Wednesday, June 20, 2012

Bathhouse 목욕탕


Before I came to Asia, I was pretty unfamiliar with the concept of a bathhouse.  When someone told me they had actually been to one, I said, “Those are real”?  I thought the idea came from a trip Miyazaki had on mushrooms.  Yeah, I am that ignorant.  Anyway, the last time I took a real bath was when I was eight years old.  
                                         Bathhouse that inspired Spirited Away-Matsuyama, Japan

If you do BJJ, then something is probably hurt, injured, or sore about 99.9% of the time.  I′ve had a nagging shoulder injury for the last six months or so, and, recently, my neck has been feeling messed up (thank you Master Sung).  Usually, one part of my body or another is tender.  

Fortunately, I live in Korea where there are bathhouses galore, many open twenty four hours a day.   Usually there are about four to thirteen baths in a bathhouse, depending on the size of place.  The most basic places have a warm bath, a hot bath, a cold bath, and maybe a waterfall.  Usually a sauna, too.  One I frequent near my house has some interesting ones like a green tea bath, a salt water bath, and a philosophy bath.  The best part is that they are insanely cheap.  Smaller ones cost about 5,000 Won ($4.00) and higher end places will set you back about 12,000 Won ($10.00).      

The major thing that sets Korean bathhouses apart from Japanese ones is the jimjilbang (찜질방), some sort of heated room.    
                                                   Entrance to jimjilbang

Korean bathhouses have a bunch of wacky little rooms you can laze about in till your heart′s content.   There are ice rooms, oxygen rooms, charcoal rooms, ion rooms, Roman rooms, pyramid rooms, salt rooms, dream wave rooms...the list goes on.
                                        Color Ion room-I have no idea what the heck it does,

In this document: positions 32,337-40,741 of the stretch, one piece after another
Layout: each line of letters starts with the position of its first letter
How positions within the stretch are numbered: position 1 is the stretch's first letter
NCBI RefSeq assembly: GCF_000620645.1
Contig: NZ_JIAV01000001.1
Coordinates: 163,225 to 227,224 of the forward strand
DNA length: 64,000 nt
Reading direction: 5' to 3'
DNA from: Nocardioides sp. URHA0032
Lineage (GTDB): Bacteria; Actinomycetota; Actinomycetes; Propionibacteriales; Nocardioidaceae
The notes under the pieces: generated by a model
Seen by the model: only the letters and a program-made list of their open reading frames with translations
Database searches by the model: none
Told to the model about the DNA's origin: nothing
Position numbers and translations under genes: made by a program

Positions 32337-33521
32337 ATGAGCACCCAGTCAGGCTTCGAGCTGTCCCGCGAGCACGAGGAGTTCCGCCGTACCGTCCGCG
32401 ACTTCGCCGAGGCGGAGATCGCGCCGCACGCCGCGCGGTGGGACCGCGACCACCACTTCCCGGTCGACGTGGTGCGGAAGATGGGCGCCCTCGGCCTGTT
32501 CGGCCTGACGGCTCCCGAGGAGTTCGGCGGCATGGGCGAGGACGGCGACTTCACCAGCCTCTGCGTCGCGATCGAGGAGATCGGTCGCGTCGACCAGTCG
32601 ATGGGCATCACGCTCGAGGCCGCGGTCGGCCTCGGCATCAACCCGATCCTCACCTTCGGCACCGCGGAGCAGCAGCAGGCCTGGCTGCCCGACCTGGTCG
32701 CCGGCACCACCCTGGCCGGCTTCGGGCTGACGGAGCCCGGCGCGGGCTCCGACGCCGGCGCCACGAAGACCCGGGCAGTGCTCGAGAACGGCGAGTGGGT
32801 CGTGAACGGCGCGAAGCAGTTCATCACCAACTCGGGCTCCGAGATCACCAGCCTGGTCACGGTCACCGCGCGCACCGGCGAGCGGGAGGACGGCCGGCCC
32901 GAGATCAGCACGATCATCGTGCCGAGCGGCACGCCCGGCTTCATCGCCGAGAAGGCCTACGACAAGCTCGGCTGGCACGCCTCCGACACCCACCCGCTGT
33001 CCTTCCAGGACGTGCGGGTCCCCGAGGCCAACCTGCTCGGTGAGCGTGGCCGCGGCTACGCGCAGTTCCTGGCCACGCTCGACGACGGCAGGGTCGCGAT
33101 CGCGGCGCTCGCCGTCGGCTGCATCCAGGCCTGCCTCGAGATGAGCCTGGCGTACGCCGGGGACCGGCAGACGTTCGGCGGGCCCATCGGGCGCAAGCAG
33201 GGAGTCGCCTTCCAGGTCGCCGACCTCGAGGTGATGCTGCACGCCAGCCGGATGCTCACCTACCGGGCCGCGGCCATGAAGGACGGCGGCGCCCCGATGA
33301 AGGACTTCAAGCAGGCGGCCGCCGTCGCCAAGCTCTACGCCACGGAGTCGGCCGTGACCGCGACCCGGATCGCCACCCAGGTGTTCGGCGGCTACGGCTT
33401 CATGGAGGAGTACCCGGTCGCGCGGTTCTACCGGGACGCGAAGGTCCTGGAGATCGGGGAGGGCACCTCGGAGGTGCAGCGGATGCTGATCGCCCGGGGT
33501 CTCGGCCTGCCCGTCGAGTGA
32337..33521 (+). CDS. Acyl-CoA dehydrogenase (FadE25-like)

but it looks cool.

You can even get a massage or pay someone about 15,000-18,000 Won (about $20.00) to scrub all the dead skin off your body while you lay on a bed buck naked.   I was feeling particularly daring today and decided to go in the oxygen tank I had been meaning to try out.
                                         Not as cool or fun as it looks.

Afterward, I went into the movie room and watched the beginning of Mission:  Impossible-Ghost Protocol.  I decided I′d rent it later and took a nap.
If you are hungry or thirsty there is usually a snack area and many medium sized places have full on restaurants.   Some interesting menu items are peanut butter squid, smoked duck eggs, and fruit vinegar.  So, next time you′re sore from BJJ, I won′t be...

                                         Hammam Room

How to Use a bathhouse:
1.  Pay at the front desk.
2.  Take off your shoes and put them in a locker (don′t step on the floor dummy) and then grab a key.
3.  Take off all your clothes and then take a shower.
4.  Stroll into the bathing area with your nose held up high like a Roman senator.  Enjoy a bath.
5.  Put your clothes back on to go inside the jimjilbang, because no girls want to see you naked.

                                         Onsen town-Takayama, Japan